Susan Mihalic

Susan Mihalic
August 05
Writer & editor. Passionate about freedom of expression. Liberal, aspiring to be pointy-headed. Follow me on Twitter: @susanmihalic.


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JUNE 16, 2012 8:43PM

A Day for Other People

Rate: 25 Flag

Given to be by my father when I was about four, this gas-station giveaway tiger has been with me ever since. 

Most years, Father’s Day comes and goes without my even being aware of it. Pretty much all advertising is wasted on me; I pay no attention to what product is being advertised, and helping Dad celebrate his special day with a sentimental card and a new weed whacker blows right past my consciousness. Father’s Day has always been a day for other people—not only the fathers, but also the people with fathers.

I’ve never thought much about Father’s Day because I’ve never had to. My father died a month after I turned five, but my memories of him are vivid and specific.

One summer when I was at my grandparents’ dairy farm near Philadelphia, Mississippi, he made the two-hour drive from Jackson to spend the weekend at the farm. He brought me a plush stuffed tiger, a gas-station giveaway (“Put a tiger in your tank”). It was in a clear, protective plastic bag, and he gave it to me in the dairy barn, where I was watching my grandfather hook up the cows to the milking machine. Afterward, the two of us went to the house together. I held my father’s hand, and with my other hand I swung the tiger in its bag. I clearly remember how happy I was to see him, how surprised and delighted I was with the gift. I haven’t been without that tiger since. It’s nearly fifty years old, and its frayed green velvet ribbon may be the only thing holding its head on.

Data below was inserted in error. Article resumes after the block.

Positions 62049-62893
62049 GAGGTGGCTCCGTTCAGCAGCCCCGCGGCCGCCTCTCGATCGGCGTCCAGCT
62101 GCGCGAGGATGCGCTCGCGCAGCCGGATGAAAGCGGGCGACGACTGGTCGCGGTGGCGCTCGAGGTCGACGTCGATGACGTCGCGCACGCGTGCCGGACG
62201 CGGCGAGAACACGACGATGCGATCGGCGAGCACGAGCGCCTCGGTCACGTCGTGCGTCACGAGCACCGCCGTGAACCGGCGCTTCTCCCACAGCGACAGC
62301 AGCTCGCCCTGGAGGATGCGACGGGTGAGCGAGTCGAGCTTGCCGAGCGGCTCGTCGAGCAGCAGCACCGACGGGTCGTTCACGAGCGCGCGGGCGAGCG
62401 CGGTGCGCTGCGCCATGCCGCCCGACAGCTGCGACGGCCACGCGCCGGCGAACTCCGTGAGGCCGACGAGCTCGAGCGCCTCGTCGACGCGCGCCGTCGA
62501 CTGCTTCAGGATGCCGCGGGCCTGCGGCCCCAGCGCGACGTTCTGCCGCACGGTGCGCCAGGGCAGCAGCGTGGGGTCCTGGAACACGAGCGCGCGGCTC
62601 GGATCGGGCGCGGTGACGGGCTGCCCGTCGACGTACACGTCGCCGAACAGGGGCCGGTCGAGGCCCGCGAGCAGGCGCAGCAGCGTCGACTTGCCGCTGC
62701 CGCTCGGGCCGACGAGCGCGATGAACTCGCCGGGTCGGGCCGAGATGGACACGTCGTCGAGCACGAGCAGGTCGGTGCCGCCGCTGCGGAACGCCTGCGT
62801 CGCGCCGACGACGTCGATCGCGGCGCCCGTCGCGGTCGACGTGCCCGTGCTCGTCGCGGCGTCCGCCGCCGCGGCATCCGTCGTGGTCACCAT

If I were in the car with him when he was driving to the farm, once he’d made the turn onto the dirt road to my grandparents’ house, he’d let me sit in his lap and drive, which meant that I put my hands on the steering wheel. He also let me ride on the riding lawn mower with him. The general wisdom these days dictates—and rightly—that kids not do these things. But my father had sense enough to hold on to me, and I had sense enough not to let go.

Every evening when he left work, he bought a Tootsie Roll from the newsstand in the lobby of his office building, and when he got home, I’d shimmy up him as if he were a tree, knowing that the inside breast pocket of his jacket held a treat for me.

When I was about three, he spent some time affixing a hook-and-eye latch high up on our screen door, because I was tall enough to open the one just above the handle. I watched him work, and when he was done, I went to the broom closet, got a broom, and used it to pop open the latch.

He made sure I had my own bottle of apple juice because of the considerable backwash I produced when I drank straight from the bottle—which he allowed me to do. I think he even encouraged it, because the sight of a four-year-old knocking back a whiskey-size bottle of apple juice cracked him up.

He took me trick-or-treating.

He decorated the silver aluminum Christmas tree with shiny red ornaments.